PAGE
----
The La Trobe Art Institute’s View Street gallery launched its latest façade mid-lockdown, titled Work Worth Doing. New LAI director Bala Starr says Kay Abude’s photograph raises very public questions around labour inequality and the utility of artists’ work. “Questions that have become urgent under COVID’s shadow,” she says.
For Bala, taking La Trobe’s art academy reins is more than worthwhile at this precarious time for established and emerging artists.
“To work in and around culture is a form of service – for me that’s a powerful idea,” she says. “I feel like I’m in the right place.”
Bala started in the role on July 1 and has been working remotely and online to plan for the future and get to know the community.
Late last year she returned to Australia after six years working in Southeast Asia at the Institute of Contemporary Arts Singapore.
“I had an open mind about what to do next,” she says. “My experience in Singapore and before that at the University of Melbourne had shown me that higher education offers unusual cross-disciplinary and intergenerational opportunities to work with art, artists and communities. So the context itself was exciting. I was also attracted to the role by the intellectual and cultural histories of La Trobe. For a Victorian especially, it’s a remarkable legacy.
“It’s a great honour to work with collections, artists, historians and other specialists as a way to imagine the future, present counterpoints to mainstream art narratives and examine the questions that inspire us. LAI – regional, small, concentrated – is distinctive. I was ambitious to help realise its potential for the university.”
From its Bendigo home, the LAI collaborates on arts and cultural projects and manages the university’s collections across its campuses.
“While Bundoora is home to most of our collection storage, our premises – galleries, an auditorium, workshop and outdoor spaces are located on View Street,” Bala says. “We’re in the centre of Bendigo’s CBD arts precinct. Our neighbours include Bendigo Art Gallery, the Capital, Dudley House, cafes, restaurants and bars.”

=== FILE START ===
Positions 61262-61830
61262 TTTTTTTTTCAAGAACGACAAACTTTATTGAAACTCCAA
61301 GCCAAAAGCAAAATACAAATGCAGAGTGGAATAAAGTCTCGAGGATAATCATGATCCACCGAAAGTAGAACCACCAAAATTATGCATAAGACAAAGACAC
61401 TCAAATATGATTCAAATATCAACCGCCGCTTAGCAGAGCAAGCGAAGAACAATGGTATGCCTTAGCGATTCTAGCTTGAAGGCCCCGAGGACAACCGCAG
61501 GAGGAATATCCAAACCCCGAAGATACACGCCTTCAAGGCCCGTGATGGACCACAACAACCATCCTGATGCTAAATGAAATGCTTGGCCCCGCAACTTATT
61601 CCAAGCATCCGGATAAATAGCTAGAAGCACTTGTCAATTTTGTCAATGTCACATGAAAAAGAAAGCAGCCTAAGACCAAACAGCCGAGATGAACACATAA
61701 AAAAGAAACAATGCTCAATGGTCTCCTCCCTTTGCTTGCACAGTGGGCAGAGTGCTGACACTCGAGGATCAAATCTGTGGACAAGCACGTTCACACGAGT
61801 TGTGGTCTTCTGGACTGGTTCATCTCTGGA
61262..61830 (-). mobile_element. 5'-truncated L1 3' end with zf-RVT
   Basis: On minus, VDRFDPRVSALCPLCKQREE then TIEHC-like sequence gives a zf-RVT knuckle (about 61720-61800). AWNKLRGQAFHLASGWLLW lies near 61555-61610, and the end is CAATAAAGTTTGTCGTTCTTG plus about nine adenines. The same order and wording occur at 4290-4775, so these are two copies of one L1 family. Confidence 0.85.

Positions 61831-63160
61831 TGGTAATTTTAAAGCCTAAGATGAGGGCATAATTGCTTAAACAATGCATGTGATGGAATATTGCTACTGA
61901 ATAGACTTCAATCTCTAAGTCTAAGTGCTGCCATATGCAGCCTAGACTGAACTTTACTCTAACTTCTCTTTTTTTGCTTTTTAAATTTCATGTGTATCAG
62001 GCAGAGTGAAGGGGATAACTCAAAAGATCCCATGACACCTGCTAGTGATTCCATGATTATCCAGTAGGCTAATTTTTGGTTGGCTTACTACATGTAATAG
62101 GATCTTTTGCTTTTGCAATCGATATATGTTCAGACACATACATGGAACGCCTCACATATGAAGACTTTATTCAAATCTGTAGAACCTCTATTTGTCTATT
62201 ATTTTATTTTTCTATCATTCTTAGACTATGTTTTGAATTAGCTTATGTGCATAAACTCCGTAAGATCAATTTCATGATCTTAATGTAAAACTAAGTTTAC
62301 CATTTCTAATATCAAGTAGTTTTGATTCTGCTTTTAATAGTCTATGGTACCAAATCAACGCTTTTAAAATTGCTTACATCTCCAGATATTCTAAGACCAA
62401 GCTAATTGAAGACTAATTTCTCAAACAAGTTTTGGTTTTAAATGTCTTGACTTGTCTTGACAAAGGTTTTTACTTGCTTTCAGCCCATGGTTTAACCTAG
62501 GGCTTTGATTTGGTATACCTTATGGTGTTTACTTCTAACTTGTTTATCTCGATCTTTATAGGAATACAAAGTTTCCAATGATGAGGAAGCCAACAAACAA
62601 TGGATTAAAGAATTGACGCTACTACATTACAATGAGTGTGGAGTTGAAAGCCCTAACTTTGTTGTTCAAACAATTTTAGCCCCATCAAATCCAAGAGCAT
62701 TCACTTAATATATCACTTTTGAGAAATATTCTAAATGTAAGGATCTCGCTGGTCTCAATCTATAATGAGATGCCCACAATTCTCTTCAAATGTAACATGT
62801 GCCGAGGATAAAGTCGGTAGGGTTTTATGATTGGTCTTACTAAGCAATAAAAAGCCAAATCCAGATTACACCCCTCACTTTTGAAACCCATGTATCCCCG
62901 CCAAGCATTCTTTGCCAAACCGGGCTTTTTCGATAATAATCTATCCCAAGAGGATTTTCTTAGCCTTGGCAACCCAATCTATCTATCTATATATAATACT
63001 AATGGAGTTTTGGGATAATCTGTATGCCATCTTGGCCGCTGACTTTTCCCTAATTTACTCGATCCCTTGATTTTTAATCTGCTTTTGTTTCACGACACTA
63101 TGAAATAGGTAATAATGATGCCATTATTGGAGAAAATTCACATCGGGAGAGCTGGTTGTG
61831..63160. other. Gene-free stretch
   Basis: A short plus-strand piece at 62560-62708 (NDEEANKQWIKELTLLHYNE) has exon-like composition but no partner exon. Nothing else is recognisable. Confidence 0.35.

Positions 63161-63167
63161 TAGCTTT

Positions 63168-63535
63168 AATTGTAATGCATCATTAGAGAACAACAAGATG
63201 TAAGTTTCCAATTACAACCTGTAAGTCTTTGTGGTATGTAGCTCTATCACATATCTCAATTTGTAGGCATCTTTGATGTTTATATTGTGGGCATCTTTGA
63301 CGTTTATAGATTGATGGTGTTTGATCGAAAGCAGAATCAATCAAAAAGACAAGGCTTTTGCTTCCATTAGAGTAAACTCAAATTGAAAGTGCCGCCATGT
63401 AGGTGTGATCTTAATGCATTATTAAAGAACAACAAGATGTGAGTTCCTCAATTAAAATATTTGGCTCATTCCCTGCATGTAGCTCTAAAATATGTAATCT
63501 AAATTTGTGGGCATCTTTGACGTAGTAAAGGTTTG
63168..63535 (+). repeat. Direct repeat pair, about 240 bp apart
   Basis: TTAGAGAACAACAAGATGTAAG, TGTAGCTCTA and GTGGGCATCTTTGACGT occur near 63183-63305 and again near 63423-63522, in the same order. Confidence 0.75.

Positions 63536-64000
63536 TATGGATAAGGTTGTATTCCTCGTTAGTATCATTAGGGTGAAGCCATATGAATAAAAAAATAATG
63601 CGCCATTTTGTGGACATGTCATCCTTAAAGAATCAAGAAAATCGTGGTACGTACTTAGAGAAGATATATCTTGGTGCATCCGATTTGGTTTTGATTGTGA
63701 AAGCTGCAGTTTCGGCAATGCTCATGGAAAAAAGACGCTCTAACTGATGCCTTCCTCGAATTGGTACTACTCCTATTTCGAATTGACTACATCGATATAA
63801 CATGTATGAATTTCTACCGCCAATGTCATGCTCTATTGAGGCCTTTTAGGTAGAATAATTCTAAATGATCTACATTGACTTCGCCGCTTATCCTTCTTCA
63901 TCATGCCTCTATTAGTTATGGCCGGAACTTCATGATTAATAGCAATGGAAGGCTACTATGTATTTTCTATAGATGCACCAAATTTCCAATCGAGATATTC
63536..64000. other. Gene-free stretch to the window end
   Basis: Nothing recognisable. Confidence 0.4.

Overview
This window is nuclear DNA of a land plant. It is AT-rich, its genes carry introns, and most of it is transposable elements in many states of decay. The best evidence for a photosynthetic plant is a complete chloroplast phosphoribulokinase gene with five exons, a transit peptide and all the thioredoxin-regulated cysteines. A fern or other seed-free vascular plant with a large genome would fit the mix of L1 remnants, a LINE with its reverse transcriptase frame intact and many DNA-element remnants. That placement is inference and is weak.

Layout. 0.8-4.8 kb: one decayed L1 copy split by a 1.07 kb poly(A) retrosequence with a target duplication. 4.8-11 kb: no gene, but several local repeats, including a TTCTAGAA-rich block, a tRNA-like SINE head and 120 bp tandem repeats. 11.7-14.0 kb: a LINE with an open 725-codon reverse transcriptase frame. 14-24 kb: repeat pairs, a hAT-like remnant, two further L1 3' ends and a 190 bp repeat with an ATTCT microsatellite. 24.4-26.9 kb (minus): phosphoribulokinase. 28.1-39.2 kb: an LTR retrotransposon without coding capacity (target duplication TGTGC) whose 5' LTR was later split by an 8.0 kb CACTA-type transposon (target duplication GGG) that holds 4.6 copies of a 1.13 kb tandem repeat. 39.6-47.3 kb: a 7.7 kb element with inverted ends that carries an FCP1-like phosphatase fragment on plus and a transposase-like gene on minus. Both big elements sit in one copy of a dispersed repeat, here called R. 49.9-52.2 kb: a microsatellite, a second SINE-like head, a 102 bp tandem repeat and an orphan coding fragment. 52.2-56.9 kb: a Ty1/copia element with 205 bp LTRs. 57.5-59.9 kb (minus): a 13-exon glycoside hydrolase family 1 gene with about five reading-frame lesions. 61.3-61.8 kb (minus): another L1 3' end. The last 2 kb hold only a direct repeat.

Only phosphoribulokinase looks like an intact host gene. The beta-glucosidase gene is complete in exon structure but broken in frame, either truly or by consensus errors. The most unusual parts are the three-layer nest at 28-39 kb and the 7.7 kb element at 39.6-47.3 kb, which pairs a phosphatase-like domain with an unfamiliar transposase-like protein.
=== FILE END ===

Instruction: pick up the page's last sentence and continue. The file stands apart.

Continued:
Bala says the pandemic has been a challenging time to begin a leadership role, although it also offers great opportunity.
“In parallel with these extraordinary times, there has been a huge amount of activism and debate in the art world,” she says. “We have an opening to thoughtfully experiment with new approaches to problem solving, to work more sustainably and dismantle conventional hierarchies.”
The LAI gallery is poised to reopen in November, with an exhibition curated by Travis Curtin titled One foot on the ground, one foot in the water, featuring 11 contemporary artists’ work around loss, grief and memorialisation.
“It feels timely when many of us are anticipating future uncertainty,” Bala says.
Presenting exhibitions, opportunities, education and residencies that include the experiences and values of the community will influence Bala’s directorship.
“The LAI serves the university and the community,” she says. “How can we embed that in the structure of what we’re building? It’s going to take time to find an approach where everyone feels included. We need to be generous with our time and energy.
“I hope the Bendigo space can be a site for production, dialogue and debate, a site for participation through socially-engaged art projects as well as exhibitions. I hope we can foster a welcoming and productive environment for students and a diverse audience.
“We’ll continue to be an experimental space for art education. We will invest long-term in local artists’ careers, making introductions and learning from them.
“Some of the most innovative organisations are located outside the big centres; those in the capitals can often be swamped by their own speed and find it hard to reflect. In the art world, strategic organisations can sit outside the mainstream.”